Make Believe Melodies Logo

Chat: Salyu X Salyu (Featuring Salyu, Cornelius, Yumiko Ohno And Asa-Chang)

Last year’s Salyu X Salyu project, a collaboration between J-Pop siren Salyu and inventive producer Cornelius, was an exploration of an individual, in this case Salyu herself. Long a middle-of-the-road J-Pop star blessed with some incredible pipes that seemed wasted by most, Salyu X Salyu allowed her to just let go, an artistic rebirth urged on by Cornelius’ unobtrusive sonic creations.

It’s an intensely individual project, yet that hasn’t stopped Salyu and Cornelius (real name Keigo Oyamada) from touring behind Salyu X Salyu. They assembled a Salyu X Salyu Band and have toured all over Japan and, recently, Europe, including a stop at Spain’s Sonar music festival this past June. Augustus KKB, of London outfit Kero Kero Bonito, recently talked to Salyu, Oyamada, Yumiko Ohno and Asa-Chang of the Salyu X Salyu Band on June 15, before the group played a show at London’s Jazz Cafe. Ken Kobayashi handled translation duties.

Listen to the interview above, or read a transcript after the jump.

Augustus: How did the show at the Jazz Cafe materialize?

Keigo Oyamada: There is a festival called Sonar at Barcelona and we were invited to play there. But then there were no direct flights to Barcelona and we found flights via London. So we thought it would be a good idea to do a show in London too.

Augustus: Do you think the Jazz cafe will be a good venue for the Salyu x Salyu show?

Oyamada: I don’t know, hahaha. But it’s quite a established, old venue isn’t it? 90s.

Augustus: Did you make the album with live performance in mind?

Salyu: Not at all!

Oyamada: We overdubbed the vocals a lot . On the CD, she is singing all of them. But at live shows, there are these girls who have the same hairstyle as Salyu, who sing along. Salyu and they know each other since childhood. They met at a choir group and became friends back then.

Augustus: Who suggested you do a live show for Salyu x Salyu?

Oyamada: We wanted to start playing live shows, a normal feeling I suppose!

Salyu: Well, in my musical career, as I released new materials, I always did live shows to promote it. So when I was producing this album with Mr. Oyamada, especially when it came close to completion, it was natural thing for us to start asking “what shall we do about live shows?”. There is only one Salyu but there are many layers of my vocals on the album. And then I thought “oh, I used to be in a choir group didn’t I?”. So I called my old group members. And even before the CD was released, we started rehearsing the songs together. The girls all have normal jobs. They work during the day, therefore we met up on weekends. Saturdays, Sundays. It was like a training camp.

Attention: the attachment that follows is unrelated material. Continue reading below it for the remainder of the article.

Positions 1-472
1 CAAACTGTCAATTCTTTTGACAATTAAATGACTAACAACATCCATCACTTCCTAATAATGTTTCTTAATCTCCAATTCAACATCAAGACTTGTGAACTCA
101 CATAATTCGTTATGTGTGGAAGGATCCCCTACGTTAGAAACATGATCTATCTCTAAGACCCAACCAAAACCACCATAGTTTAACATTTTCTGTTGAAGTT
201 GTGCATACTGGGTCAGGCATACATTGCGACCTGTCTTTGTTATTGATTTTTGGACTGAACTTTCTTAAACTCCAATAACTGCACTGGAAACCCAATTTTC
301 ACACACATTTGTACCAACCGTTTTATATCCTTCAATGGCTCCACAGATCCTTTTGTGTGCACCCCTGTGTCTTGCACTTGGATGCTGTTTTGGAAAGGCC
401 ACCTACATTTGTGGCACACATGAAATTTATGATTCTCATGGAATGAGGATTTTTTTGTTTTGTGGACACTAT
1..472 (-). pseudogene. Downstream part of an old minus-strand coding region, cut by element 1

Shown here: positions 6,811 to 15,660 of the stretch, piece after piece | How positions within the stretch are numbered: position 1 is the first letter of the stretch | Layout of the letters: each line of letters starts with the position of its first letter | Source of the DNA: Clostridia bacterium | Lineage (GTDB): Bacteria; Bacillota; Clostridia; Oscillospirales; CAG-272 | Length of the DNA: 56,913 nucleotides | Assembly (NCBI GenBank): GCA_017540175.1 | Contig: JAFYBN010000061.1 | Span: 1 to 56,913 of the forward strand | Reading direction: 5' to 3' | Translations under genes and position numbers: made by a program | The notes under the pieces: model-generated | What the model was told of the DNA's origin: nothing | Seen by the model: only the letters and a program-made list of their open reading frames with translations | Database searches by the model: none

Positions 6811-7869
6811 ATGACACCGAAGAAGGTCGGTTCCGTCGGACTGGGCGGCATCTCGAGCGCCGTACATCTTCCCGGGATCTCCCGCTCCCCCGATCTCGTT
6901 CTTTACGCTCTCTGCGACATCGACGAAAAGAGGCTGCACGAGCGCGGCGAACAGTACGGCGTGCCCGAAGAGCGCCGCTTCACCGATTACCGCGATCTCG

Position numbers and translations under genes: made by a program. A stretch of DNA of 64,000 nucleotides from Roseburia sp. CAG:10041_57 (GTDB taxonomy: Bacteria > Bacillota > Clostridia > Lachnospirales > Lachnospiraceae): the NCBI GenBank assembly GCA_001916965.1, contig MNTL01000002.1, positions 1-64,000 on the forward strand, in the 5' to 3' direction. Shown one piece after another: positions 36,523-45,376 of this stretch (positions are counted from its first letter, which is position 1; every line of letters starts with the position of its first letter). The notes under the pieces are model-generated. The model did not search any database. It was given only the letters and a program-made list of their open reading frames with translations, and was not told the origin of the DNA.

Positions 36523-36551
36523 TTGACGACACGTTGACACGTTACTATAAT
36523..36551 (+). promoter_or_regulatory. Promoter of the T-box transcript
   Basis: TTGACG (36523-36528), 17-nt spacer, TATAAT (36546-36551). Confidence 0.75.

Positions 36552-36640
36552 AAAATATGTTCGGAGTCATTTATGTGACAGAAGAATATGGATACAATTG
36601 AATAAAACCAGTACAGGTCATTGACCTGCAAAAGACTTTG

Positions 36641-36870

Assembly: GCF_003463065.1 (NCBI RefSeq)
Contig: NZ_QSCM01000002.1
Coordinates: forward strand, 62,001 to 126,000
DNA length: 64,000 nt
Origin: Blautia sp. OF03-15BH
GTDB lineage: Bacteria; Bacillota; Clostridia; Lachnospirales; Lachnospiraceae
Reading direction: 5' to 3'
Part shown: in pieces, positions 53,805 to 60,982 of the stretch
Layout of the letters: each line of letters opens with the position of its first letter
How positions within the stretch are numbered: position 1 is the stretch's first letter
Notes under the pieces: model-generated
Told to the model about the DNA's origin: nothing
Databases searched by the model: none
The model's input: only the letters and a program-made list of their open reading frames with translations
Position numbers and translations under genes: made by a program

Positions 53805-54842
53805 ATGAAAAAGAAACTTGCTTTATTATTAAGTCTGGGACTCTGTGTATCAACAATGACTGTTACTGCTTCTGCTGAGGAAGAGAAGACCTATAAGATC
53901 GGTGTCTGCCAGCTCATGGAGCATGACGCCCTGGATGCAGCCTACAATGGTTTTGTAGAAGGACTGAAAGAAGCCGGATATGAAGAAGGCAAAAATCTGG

Augustus: How did Yumiko Ohno and Asa-Chang get involved in the live show?

Asa-Chang: Well I listened the tracks Keigo produced. I had never heard or listened to those tracks before. They had very complicated programmed rhythms. You can’t play them even with 8 hands and 5 legs! But then I guessed that Keigo thought a drummer, well me, should be somehow able to sort it out and play it at a live show.

Ken Kobayashi: So Oyamada invited you?

(Oyamada: Yeah, I invited both of them (Asa Chang and Yumiko.)

Asa-Chang: Yes, but I didn’t get involved in the recording at all. Just the live show.

Augustus: How does playing with Salyu x Salyu compare to playing in other projects, like Buffalo Daughter/Asa-Chang and Junray etc?

Asa-Chang: I don’t think at all about my own project when I play with Salyu x Salyu. I’m supporting Salyu as a cast in the band. My project is a separate thing. I don’t think much about it when I’m with Salyu.

Asa-Chang: In Asa-Chang/Junray I never play the drums.

Augustus: I guess Junray tronics is quite a different experience for you compared to Salyu x Salyu?

Kobayashi: What do you do in Junray tronics?

Asa-Chang: Oh yeah I have a group called Junray and we have a machine. And the role of that machine is….a secret! There is an Intel inside!

Oyamada: I play in a band called Cornelius. That’s another, separate project. And I am a fan of Asa-Chang and Buffalo Daughter. Salyu’s project was an opportunity to play together in a project with them. And I thought those two should be able to do a good job performing those complicated songs.

Augustus: What are your favorite things about the Salyu x Salyu live performance?

Oyamada: I think it’s the vocalization, the combination of Salyu’s and Salyu sisters’ voices. The intricacy of it. I think that the biggest characteristic of this band.

Salyu: And the rhythm too. The girls play percussion and other instruments. They sound very nice. But what’s also very cool is the way in which the rhythms produced by these girls get merged with the rhythm produced by the band. They match very well. Together with the vocal choruses on top, it produces an interesting sound.

Oyamada: “Melody, rhythm and harmony” is the theme.

Salyu: Yeah that’s the theme, or how do you call it? Slogan.

Augustus: How did the Respond Records catalog reissues on Trattoria come about?

Oyamada: I released it a long time ago. I think like 15 years ago. That label, Trattoria doesn’t exist anymore. When I was a teenager, I liked it (Respond Records material) a lot. It just happened to be that when I was running the label someone contacted us with the offer to own the rights and re-release these records. That’s how we released them.

The audio of this interview originally appeared on Goldsmith University’s student radio station, link to their site here.